It became something of a group discussion among the lighting-minded, and here’s what we came up with:

1. A submaster inhibits the confetti box channel so it can’t ever be triggered unless the fader is manually put up.

2. The channel that unlocks the confetti boxes is on in cue 344. But only in the first second of 344, and then it’s turned off with a follow.

This means the only way to drop the confetti is if the inhibit sub is up at the moment 344 is taken. If 344 was taken early (in place of 343, or earlier), by the time I said “arm the confetti” and the fader is put up, the 1-second window of opportunity would have passed, and the confetti will never fall.

With this system there is only one small span of time in which human error could cause the confetti to fall early: if between 343 and 344, after the confetti is armed, 344 got taken early. This window is only about 2 or 3 seconds, and the only way it could happen is if I called it early, or the operator had some kind of hand spasm. That kind of human error is unlikely when you know how important the cue is, and at that point no amount of programming can prevent it.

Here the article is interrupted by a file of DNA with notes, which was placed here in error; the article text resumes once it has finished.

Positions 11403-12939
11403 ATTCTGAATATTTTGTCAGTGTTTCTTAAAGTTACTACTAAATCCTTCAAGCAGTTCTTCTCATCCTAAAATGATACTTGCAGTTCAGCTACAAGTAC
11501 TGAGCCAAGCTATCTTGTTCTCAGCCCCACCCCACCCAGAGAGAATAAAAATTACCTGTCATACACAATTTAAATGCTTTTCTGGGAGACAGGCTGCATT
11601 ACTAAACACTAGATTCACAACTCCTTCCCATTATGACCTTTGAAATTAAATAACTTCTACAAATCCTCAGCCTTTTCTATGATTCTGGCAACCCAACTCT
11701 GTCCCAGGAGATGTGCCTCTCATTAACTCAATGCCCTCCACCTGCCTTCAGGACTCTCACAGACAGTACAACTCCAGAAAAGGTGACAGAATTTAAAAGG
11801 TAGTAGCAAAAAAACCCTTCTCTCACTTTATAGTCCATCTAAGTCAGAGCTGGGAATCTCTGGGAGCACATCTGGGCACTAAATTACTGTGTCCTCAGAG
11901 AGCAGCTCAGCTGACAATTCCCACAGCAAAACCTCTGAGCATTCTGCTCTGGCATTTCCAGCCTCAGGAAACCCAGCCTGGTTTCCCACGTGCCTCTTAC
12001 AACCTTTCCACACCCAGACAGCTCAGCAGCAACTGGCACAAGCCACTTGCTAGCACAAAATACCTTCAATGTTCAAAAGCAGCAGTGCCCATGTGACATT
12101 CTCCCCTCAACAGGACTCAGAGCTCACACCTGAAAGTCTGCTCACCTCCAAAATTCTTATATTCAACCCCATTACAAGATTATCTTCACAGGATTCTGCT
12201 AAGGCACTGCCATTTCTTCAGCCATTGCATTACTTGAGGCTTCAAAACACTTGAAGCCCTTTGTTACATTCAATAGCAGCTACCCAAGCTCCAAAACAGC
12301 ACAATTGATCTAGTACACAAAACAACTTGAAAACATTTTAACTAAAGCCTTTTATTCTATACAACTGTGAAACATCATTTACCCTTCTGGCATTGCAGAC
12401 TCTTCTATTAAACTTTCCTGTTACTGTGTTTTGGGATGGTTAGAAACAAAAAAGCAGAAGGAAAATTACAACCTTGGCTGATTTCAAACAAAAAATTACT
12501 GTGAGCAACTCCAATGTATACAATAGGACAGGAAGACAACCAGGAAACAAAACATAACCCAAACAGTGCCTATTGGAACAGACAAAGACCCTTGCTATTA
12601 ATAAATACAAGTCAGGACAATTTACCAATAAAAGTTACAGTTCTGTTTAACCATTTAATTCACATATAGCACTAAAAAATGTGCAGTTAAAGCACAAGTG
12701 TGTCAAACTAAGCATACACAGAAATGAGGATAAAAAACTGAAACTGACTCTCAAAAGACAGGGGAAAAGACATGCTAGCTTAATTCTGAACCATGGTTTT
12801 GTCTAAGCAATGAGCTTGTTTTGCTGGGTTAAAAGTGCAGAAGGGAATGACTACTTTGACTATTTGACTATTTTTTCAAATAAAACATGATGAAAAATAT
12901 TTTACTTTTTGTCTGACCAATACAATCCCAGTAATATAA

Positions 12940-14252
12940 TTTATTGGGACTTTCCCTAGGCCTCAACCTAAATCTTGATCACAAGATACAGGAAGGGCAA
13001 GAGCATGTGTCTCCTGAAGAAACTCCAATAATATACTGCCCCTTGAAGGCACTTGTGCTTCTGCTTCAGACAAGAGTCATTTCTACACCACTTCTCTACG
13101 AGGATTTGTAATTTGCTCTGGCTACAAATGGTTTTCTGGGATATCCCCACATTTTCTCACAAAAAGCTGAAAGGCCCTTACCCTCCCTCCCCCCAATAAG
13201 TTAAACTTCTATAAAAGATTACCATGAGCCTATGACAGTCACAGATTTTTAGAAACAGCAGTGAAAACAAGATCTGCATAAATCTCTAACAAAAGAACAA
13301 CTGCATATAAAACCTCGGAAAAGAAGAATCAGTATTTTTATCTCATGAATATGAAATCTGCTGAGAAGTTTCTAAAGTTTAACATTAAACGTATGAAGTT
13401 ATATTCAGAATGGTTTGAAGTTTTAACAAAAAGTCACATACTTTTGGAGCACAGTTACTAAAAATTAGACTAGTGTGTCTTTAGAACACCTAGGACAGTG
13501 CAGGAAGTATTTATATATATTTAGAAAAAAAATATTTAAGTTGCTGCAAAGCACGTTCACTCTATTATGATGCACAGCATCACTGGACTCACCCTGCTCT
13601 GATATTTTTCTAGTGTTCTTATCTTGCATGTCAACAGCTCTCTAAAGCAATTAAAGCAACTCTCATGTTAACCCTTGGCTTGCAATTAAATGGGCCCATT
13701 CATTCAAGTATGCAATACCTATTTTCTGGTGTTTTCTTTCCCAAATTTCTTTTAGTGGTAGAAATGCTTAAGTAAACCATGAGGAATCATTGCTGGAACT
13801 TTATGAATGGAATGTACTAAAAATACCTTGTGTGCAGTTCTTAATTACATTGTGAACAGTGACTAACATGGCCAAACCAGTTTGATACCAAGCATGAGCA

What I did to mitigate it was
(1) I didn’t say “go” with “arm the confetti,” it’s just an instruction that’s taken immediately. This avoids the association in the op’s mind that “go” means push the button.
(2) I said “arm the confetti” at the last possible moment that gave me time to cleanly say “344” before Nat jumps (the “go” for 344 was while he’s in the air, basically right where the photo is taken, assuming he’s on his descent there).

I’m pleased to say we never had an accidental confetti discharge. The drop worked every night, except once when the channel was left captured off from preshow work. But other than that, the show was run by two different board ops, and we never experienced an error related to the programming of the cue, or what the op had to do to activate it. I highly recommend this strategy if you’re ever faced with a momentary cue that you absolutely, positively do not want triggered by accident.


January 7, 2014

We Need to Talk About RGB LEDs

I call this: tech — Posted by KP @ 2:55 pm